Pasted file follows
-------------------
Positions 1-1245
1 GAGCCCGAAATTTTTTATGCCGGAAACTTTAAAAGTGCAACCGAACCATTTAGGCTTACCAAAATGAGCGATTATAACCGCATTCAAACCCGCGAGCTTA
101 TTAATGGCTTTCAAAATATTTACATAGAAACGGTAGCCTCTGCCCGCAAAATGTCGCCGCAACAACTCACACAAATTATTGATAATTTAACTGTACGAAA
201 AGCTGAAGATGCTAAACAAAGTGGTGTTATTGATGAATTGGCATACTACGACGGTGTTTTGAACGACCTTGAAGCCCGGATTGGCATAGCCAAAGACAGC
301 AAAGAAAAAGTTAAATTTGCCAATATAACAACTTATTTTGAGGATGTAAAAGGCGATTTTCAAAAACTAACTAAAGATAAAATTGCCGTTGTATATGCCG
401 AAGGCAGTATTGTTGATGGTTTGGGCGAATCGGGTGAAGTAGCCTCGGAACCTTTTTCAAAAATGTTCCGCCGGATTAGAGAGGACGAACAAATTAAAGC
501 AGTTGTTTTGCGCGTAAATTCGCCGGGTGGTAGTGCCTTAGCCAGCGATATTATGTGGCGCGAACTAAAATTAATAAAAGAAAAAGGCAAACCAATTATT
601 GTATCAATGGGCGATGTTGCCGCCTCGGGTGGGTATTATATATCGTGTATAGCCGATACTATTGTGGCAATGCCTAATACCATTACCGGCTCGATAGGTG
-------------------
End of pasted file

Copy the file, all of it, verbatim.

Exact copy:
Positions 1-1245
1 GAGCCCGAAATTTTTTATGCCGGAAACTTTAAAAGTGCAACCGAACCATTTAGGCTTACCAAAATGAGCGATTATAACCGCATTCAAACCCGCGAGCTTA
101 TTAATGGCTTTCAAAATATTTACATAGAAACGGTAGCCTCTGCCCGCAAAATGTCGCCGCAACAACTCACACAAATTATTGATAATTTAACTGTACGAAA
201 AGCTGAAGATGCTAAACAAAGTGGTGTTATTGATGAATTGGCATACTACGACGGTGTTTTGAACGACCTTGAAGCCCGGATTGGCATAGCCAAAGACAGC
301 AAAGAAAAAGTTAAATTTGCCAATATAACAACTTATTTTGAGGATGTAAAAGGCGATTTTCAAAAACTAACTAAAGATAAAATTGCCGTTGTATATGCCG
401 AAGGCAGTATTGTTGATGGTTTGGGCGAATCGGGTGAAGTAGCCTCGGAACCTTTTTCAAAAATGTTCCGCCGGATTAGAGAGGACGAACAAATTAAAGC
501 AGTTGTTTTGCGCGTAAATTCGCCGGGTGGTAGTGCCTTAGCCAGCGATATTATGTGGCGCGAACTAAAATTAATAAAAGAAAAAGGCAAACCAATTATT
601 GTATCAATGGGCGATGTTGCCGCCTCGGGTGGGTATTATATATCGTGTATAGCCGATACTATTGTGGCAATGCCTAATACCATTACCGGCTCGATAGGTG